Iraq News

Rockets target US interests in Iraq despite arrests


A picture taken on February 27th shows the parliament building in Baghdad's Green Zone. [Sabah Arar/AFP]

A picture taken on February 27th shows the parliament building in Baghdad's Green Zone. [Sabah Arar/AFP]

Two rocket attacks targeted US diplomatic and military installations overnight Saturday (July 4th), Iraq's security forces said Sunday, a little over a week since unprecedented arrests prevented a similar incident.

Since October, US diplomats and troops across Iraq have been targeted by around three dozen missile attacks which Washington has blamed on pro-Iran armed factions.

In the first move of its kind, elite Iraqi troops in late June arrested more than a dozen Tehran-backed fighters who were allegedly planning a new attack on Baghdad's Green Zone, home to the US and other foreign embassies.

Iraqi government officials said the raid would serve as a "message" to deter future attacks, but early on Sunday, militants made another attempt.

One rocket fired at the Green Zone landed near a home, wounding a child, according to the Iraqi military.

"At the same time, our forces were able to thwart another attack and seize a Katyusha rocket and launcher that were targeting the Taji base north of Baghdad," where US-led coalition troops are based, it added.

The attempts came just hours after the US embassy tested a new rocket defence system known as a C-RAM, according to a senior Iraqi security source.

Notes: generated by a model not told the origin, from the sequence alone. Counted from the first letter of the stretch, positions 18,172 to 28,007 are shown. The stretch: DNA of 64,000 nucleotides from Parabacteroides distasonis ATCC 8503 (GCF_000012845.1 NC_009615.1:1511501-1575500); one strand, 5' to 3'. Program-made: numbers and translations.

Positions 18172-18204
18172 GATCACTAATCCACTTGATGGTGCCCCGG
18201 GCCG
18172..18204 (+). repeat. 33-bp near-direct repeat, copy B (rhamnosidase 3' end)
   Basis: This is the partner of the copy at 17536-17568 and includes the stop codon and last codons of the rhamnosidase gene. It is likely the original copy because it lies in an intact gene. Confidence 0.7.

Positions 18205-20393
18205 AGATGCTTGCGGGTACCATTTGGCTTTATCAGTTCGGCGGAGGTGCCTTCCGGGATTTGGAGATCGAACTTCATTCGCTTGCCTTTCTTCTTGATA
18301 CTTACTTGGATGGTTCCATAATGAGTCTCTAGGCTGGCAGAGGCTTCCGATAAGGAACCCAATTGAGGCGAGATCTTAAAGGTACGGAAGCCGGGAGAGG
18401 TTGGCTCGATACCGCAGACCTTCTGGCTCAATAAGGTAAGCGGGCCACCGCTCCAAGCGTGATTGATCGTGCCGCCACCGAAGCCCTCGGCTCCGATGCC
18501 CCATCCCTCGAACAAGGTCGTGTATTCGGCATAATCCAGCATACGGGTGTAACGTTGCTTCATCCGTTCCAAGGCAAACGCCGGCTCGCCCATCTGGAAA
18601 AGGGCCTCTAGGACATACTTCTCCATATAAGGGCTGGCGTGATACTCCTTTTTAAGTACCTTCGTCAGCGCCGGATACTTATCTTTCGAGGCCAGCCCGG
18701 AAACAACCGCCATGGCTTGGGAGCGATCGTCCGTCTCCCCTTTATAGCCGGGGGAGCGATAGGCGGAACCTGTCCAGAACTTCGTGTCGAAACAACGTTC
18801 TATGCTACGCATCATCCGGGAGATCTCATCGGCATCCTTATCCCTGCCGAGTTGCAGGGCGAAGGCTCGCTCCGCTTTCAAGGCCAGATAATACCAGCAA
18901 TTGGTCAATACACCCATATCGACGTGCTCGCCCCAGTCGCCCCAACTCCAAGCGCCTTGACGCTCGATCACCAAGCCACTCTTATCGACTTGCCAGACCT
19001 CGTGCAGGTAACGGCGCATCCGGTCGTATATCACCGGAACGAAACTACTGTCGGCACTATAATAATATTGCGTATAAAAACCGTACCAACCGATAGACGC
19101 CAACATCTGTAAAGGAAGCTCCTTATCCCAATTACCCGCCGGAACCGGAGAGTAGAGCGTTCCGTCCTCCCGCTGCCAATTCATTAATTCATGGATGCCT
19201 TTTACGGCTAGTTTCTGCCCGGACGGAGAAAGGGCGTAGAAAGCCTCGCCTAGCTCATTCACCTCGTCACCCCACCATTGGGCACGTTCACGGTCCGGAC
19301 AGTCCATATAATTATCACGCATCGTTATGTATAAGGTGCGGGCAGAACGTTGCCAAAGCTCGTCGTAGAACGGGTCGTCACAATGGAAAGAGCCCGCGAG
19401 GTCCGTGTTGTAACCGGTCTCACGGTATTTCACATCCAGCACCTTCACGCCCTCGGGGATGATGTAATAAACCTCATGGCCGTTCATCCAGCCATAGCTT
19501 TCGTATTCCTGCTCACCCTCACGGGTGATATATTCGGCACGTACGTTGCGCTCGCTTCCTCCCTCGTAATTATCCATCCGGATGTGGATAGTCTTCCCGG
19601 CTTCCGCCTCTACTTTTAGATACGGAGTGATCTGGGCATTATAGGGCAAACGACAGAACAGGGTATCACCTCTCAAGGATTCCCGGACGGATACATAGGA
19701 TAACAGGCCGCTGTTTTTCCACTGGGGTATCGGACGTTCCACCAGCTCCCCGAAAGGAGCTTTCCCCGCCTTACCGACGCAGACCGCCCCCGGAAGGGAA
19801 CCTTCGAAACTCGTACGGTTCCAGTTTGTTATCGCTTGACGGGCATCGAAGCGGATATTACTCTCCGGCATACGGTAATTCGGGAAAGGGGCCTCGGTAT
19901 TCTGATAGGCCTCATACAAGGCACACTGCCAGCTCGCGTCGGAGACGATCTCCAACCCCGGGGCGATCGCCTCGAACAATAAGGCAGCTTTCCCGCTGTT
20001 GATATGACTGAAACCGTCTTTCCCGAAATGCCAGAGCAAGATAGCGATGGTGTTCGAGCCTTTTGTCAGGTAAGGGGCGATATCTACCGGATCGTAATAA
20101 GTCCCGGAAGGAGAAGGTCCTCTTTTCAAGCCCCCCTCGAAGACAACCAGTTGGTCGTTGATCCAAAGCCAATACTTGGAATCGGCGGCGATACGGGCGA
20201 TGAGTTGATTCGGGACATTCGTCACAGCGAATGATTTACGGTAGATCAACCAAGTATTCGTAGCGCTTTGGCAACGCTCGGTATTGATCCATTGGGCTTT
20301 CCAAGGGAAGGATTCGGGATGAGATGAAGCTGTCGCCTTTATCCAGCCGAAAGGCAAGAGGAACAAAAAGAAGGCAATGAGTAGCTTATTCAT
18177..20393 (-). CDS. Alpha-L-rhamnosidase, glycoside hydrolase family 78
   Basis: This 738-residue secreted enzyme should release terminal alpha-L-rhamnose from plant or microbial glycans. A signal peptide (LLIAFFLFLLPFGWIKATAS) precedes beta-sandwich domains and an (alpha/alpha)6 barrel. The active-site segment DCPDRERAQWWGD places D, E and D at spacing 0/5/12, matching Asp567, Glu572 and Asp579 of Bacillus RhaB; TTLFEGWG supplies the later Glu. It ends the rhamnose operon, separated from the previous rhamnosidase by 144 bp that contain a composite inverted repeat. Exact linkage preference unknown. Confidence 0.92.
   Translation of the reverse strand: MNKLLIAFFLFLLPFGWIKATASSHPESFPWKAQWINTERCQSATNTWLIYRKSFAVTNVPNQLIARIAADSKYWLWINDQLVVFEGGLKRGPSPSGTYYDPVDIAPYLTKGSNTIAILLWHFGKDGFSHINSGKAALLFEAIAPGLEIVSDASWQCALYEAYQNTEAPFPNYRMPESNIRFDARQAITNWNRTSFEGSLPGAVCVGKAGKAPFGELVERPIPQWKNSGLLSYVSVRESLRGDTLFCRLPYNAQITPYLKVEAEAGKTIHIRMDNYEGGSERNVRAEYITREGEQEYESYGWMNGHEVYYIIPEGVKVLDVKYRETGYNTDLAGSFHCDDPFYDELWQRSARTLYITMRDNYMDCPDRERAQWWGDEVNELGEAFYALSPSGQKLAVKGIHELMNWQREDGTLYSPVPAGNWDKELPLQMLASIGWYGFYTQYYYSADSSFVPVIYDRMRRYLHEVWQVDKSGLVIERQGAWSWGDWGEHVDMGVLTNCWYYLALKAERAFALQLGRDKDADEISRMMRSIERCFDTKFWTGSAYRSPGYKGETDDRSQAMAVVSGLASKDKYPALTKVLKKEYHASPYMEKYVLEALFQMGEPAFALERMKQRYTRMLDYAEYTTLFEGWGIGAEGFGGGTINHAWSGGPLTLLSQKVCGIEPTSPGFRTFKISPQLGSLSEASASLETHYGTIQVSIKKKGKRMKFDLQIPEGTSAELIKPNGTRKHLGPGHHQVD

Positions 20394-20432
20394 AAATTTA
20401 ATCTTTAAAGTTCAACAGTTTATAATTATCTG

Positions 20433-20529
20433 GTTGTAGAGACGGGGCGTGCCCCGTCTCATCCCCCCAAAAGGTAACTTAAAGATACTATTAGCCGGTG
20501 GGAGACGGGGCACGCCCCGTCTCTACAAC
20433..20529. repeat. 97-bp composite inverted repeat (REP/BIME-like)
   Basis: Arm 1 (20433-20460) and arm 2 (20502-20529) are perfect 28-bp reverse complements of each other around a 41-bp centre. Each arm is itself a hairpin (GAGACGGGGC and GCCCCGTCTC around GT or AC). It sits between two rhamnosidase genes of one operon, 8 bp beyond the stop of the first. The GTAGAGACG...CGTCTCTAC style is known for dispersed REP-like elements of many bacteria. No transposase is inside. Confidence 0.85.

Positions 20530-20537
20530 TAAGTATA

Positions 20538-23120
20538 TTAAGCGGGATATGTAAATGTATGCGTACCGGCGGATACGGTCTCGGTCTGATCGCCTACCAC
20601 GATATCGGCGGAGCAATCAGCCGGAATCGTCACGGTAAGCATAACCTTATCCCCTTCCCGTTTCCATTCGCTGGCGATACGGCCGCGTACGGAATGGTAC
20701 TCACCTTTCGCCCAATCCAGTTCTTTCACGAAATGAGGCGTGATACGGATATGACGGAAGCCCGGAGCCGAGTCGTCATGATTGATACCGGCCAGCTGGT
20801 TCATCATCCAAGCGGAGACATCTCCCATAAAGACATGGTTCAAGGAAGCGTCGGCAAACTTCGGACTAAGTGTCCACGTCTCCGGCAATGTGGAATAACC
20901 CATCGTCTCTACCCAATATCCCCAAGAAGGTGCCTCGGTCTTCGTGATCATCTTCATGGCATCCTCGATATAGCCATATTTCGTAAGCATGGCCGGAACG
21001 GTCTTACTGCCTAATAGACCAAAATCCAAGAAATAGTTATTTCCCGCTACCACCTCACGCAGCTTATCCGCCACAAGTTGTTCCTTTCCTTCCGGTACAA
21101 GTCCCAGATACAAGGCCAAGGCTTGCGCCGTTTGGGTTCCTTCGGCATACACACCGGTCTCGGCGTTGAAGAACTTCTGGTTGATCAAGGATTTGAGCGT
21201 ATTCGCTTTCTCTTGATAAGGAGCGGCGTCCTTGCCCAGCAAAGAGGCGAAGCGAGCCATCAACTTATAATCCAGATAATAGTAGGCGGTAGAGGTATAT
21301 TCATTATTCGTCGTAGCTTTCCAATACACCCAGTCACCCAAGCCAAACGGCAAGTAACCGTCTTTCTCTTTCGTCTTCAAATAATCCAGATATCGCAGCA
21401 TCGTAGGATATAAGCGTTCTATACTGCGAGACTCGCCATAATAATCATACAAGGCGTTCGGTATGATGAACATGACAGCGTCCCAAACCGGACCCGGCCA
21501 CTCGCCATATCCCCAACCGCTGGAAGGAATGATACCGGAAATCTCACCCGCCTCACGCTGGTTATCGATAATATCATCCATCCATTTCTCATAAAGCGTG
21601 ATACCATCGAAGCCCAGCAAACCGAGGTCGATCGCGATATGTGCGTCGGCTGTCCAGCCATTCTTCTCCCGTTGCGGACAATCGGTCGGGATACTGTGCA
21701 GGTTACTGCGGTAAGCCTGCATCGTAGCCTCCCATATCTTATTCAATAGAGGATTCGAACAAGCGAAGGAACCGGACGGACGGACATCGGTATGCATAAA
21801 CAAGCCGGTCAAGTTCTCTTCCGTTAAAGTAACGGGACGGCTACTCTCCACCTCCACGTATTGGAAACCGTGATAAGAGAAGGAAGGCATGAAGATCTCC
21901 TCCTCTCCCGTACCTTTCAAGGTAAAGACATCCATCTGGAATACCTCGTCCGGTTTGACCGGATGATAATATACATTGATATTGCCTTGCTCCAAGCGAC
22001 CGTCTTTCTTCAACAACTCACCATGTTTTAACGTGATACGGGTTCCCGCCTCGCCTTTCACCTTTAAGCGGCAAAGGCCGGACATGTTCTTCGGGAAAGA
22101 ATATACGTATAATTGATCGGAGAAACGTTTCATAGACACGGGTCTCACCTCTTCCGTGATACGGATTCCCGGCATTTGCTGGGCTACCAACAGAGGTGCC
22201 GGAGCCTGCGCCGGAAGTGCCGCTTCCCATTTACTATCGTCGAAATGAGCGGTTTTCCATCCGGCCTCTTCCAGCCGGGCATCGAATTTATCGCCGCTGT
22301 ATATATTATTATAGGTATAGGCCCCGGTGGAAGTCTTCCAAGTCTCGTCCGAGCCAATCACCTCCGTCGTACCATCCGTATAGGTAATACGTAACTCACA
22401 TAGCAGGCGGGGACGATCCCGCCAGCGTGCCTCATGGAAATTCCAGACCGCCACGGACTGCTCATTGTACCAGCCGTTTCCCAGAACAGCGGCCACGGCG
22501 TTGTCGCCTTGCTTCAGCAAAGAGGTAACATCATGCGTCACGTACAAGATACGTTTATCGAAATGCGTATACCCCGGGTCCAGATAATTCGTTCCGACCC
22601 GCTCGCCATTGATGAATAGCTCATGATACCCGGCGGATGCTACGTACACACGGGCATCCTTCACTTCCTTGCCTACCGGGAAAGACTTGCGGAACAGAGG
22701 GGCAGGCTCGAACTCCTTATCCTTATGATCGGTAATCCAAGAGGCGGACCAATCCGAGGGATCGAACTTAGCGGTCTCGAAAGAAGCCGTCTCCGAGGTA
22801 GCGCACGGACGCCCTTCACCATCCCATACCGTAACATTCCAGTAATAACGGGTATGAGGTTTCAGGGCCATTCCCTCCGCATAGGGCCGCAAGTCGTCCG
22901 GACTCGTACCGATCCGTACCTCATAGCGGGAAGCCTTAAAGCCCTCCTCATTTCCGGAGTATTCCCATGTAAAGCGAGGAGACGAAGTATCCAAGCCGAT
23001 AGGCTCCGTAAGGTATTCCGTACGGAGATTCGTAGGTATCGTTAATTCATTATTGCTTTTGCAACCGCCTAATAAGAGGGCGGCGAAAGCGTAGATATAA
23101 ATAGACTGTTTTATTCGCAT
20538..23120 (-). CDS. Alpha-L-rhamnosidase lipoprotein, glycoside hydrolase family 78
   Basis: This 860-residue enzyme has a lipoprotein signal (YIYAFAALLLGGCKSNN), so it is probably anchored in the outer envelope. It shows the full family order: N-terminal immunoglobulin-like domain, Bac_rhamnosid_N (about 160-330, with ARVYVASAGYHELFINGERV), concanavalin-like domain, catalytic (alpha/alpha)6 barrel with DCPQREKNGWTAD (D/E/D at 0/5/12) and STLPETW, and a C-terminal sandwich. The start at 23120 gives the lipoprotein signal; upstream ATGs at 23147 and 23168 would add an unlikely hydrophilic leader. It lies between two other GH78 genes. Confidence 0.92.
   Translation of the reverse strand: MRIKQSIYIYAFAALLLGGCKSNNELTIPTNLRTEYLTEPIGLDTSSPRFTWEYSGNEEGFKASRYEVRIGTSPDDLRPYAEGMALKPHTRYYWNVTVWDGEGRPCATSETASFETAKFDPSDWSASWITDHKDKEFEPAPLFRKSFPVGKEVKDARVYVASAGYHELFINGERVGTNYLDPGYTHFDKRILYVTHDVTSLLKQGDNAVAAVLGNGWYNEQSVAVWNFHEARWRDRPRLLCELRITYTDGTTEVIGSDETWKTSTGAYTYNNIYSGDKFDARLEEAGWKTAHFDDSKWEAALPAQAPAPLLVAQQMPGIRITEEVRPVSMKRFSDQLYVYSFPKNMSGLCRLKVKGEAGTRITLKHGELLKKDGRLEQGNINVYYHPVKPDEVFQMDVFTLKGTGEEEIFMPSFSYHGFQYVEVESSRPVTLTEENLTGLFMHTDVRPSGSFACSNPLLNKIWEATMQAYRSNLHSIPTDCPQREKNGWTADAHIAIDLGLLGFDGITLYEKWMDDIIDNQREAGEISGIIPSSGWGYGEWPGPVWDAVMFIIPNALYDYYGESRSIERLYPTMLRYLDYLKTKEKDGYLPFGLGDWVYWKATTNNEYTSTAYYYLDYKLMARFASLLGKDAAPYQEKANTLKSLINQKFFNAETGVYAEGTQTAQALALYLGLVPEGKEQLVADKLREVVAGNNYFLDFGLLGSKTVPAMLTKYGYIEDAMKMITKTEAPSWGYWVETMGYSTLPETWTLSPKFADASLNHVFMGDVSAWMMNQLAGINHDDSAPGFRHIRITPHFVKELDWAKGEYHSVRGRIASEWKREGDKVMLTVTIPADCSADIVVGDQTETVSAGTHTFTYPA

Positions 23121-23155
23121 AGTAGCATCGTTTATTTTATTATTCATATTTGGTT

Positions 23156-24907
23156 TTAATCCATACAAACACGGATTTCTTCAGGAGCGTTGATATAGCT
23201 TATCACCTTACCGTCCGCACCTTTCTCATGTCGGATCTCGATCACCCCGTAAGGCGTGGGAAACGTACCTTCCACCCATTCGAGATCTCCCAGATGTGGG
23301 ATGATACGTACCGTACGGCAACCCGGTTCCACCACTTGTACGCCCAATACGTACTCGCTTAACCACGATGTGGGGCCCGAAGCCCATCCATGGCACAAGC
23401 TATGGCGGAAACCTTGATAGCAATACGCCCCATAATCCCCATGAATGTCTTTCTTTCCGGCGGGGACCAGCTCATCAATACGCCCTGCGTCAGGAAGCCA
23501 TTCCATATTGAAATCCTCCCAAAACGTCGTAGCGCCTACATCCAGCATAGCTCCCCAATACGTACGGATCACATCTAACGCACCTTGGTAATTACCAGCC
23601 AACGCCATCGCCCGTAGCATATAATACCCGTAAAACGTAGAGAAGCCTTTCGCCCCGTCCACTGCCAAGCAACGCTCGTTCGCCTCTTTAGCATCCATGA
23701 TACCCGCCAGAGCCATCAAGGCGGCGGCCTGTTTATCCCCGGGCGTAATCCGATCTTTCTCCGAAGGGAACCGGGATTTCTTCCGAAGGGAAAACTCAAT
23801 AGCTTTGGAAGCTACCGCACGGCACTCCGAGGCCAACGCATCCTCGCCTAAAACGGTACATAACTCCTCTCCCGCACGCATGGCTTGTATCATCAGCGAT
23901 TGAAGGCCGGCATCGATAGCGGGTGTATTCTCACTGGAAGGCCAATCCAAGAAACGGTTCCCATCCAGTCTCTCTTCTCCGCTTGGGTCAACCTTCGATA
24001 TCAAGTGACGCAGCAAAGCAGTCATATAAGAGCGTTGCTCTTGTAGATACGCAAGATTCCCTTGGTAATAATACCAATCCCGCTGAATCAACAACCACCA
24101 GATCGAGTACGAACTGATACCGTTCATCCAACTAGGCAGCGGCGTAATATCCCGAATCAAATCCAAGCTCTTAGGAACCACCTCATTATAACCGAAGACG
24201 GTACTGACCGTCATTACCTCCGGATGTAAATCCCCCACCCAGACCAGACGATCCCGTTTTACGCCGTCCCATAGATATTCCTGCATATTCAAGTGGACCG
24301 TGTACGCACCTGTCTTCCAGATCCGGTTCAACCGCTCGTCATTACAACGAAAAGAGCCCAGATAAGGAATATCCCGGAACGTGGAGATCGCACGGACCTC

The C-RAM, set up earlier this year at the embassy, scans for incoming projectiles and explodes them in the air by targeting them with several thousand bullets per minute.

US 'applauds' arrests

The US blames the attacks on Kataib Hizbullah, a Tehran-backed faction within Iraq's state-sponsored network of armed units known as the Popular Mobilisation Forces (PMF).

Washington has demanded Iraqi authorities be tougher on the group. Local forces had long hesitated, fearing that direct action against such a powerful actor would risk broader confrontations.

But last month, state security forces carried out the first raid of its kind against a Kataib Hizbullah base on the edges of Baghdad, seizing rockets and arresting 14 fighters allegedly planning an attack on the Green Zone. Within days, all but one of the fighters were released.

The arrests were hailed by US Secretary of State Mike Pompeo, who said rogue groups are "the single biggest obstacle to additional assistance or economic investment" for Iraq.

"Baghdad's actions are a step in the right direction and we applaud them," he said last week.

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